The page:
Common 401(k) Plan Questions and Answers

Common 401(k) Plan Questions and Answers

Before we jump into common questions about your 401(k) plan, let’s get on the same page about what it is. A 401(k) plan is a defined-contribution retirement account, which allows you to save a portion of your pre-tax salary to the plan. Your contribution is automatically deducted from your paycheck prior to your paycheck being taxed.

There are several benefits to a 401(k) plan. One is that it makes it relatively easy for you to begin saving for retirement. However, we get several common questions regularly about 401(k) plans. Let’s discuss some questions you may have about your plan.

What should I do about my 401(k) plan if I change jobs?

You have a few options. 

  1. Keep the money where it is. 
  2. Roll it over into your new employer’s plan. 
  3. Roll it over to your own personal IRA.

There are benefits to each of these scenarios. If you’re not working with a financial advisor or if you’re not financially savvy yourself, you should consider leaving the money where it is or moving it to your new employer’s account. 

On the other hand, if you have an investment advisor or you are financially savvy yourself, it may bode well for you to move the money into your own personal IRA. Why? The investment options inside a 401(k) plan are usually limited in scope. So, if you move the money into your own personal IRA, you’ll have better diversification options. 

How much should I be putting into my 401(k) plan?

Most financial planners will tell you the ideal scenario is to max out your 401 (k) plan (especially if the employer matches it). There are exceptions, but for the most part that’s the advice. 

Getting as much money into your 401(k) plan is beneficial for the following reasons:

  1. It reduces your taxable income.
  2. It will grow tax-deferred until you take it out during your retirement years.

Employee 401(k) contributions for is $19,500. If you are older than 50, you are eligible for a catch-up contribution of an additional $6,500. This is considered a catch-up contribution. These numbers can change based on the economic environment. Check to make sure you know what the maximums are for you each tax year.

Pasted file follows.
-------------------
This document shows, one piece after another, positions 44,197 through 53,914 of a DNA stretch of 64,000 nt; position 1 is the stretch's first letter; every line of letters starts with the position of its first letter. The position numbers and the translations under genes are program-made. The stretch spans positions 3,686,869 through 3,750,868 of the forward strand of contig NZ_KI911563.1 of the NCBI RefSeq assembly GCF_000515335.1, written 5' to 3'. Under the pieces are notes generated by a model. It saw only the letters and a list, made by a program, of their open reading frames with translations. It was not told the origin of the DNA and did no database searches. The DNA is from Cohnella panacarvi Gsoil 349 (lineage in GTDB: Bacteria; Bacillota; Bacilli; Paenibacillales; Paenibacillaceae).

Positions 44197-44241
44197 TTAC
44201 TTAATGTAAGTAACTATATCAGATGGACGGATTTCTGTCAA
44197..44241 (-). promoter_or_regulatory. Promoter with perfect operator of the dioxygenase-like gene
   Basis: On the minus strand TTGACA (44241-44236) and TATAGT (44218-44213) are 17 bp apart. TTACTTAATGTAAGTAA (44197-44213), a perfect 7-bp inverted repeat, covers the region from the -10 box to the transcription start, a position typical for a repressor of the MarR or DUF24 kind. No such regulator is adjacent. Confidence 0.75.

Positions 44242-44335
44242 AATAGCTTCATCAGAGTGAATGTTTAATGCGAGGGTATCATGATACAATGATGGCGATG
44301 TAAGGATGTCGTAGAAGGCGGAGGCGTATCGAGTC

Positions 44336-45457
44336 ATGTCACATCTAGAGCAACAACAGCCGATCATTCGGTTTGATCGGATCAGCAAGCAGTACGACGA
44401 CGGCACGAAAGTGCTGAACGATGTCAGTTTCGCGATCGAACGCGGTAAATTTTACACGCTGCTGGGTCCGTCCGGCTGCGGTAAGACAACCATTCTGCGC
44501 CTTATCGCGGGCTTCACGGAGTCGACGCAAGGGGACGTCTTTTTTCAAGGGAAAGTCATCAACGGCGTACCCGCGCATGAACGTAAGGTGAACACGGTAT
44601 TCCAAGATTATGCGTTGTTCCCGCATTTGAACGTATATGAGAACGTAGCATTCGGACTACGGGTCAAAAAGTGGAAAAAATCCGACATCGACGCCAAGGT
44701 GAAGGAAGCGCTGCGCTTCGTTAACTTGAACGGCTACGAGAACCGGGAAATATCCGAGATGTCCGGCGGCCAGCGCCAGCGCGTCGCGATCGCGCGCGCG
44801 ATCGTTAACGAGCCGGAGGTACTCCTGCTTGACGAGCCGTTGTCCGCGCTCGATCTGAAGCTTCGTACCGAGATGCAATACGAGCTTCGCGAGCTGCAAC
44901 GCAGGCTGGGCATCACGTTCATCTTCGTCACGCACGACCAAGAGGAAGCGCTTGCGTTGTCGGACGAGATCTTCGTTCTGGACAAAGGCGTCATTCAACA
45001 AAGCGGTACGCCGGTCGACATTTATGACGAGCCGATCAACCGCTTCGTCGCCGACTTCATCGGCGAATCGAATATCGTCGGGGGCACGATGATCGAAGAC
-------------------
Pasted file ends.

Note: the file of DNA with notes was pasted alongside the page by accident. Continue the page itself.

Should I be worried that someday my 401(k) plan may be taxed higher than it is right now?

No one can predict with certainty where tax rates will be in the future. All we can do is work with the theories that hold true now. And that is, during retirement, most people will likely be in a lower tax bracket than they are right now. The reason is because these individuals won’t be earning as much money. 

However, extremely wealthy people may fall under the highest marginal tax bracket (even during retirement) due to all of their assets. This scenario is one of the exceptions from the previous question. Because we know a higher tax situation is possible, financial advisors may advise wealthy individuals to put money into a Roth IRA inside of their 401(k) plan, when the opportunity arises. Why? Because Roth IRAs are funded with after-tax money.

In summary, unless you’re extremely wealthy, you most likely won’t have to worry about your tax rate being higher in the future. 

How often should you review your 401(k) plan and potentially rebalance the allocations?

The answer depends on your investment knowledge. If you have no investment knowledge, you should invest in the target date funds within your plan. These funds invest your money in a risk appropriate manner based on your target retirement date. In this scenario, you can potentially set it and forget it. You don’t need to rebalance because it’s inherent in the fund. You can just review occasionally to see how you’re doing. 

On the other hand if you’re knowledgeable about investments or you’re working with a financial advisor, you should be checking your account every three to six months. The last thing you want to do is look at it every day. That behavior can lead to anxiety and bad decision-making.

How do you best invest the money in your 401(k)?

As discussed in the previous answer, if you don’t know a lot about investing, you should put your money into the target date funds. However, as your money grows the best option would be to hire an advisor to help you. The target date funds are a one size fits all so as you gain more money, you’ll want specialization. The likely increased overall portfolio returns you’ll get from a professional’s knowledge is worth it. And there’s research to back this up. A recent study found a financial professional helps the average person increase returns by approximately three percent a year.

Should young adults put money into their 401(k) plan or should they wait until they’re making more money?

As we’ve already mentioned, in a perfect world the goal should be to max out the 401(k) contribution. So, the answer to this question is that yes they should put money into their 401(k) plan as young adults. And while it may not be realistic for them to max it out, they should put as much as they can into it. Why? Over time, the compounding effect of that money is significant. And this is especially true if there’s a company match. Because if there’s a match and you’re not taking advantage of it, it’s like throwing money out the window and no one wants to do that? Do the minimum to get at least up to the employer match.

401(k) plans are a valuable savings asset and you should take advantage of it whenever possible. To learn more, listen to our podcast for more details.

Common 401(k) Questions and Answers Part 1
Common 401(k) Questions and Answers Part 2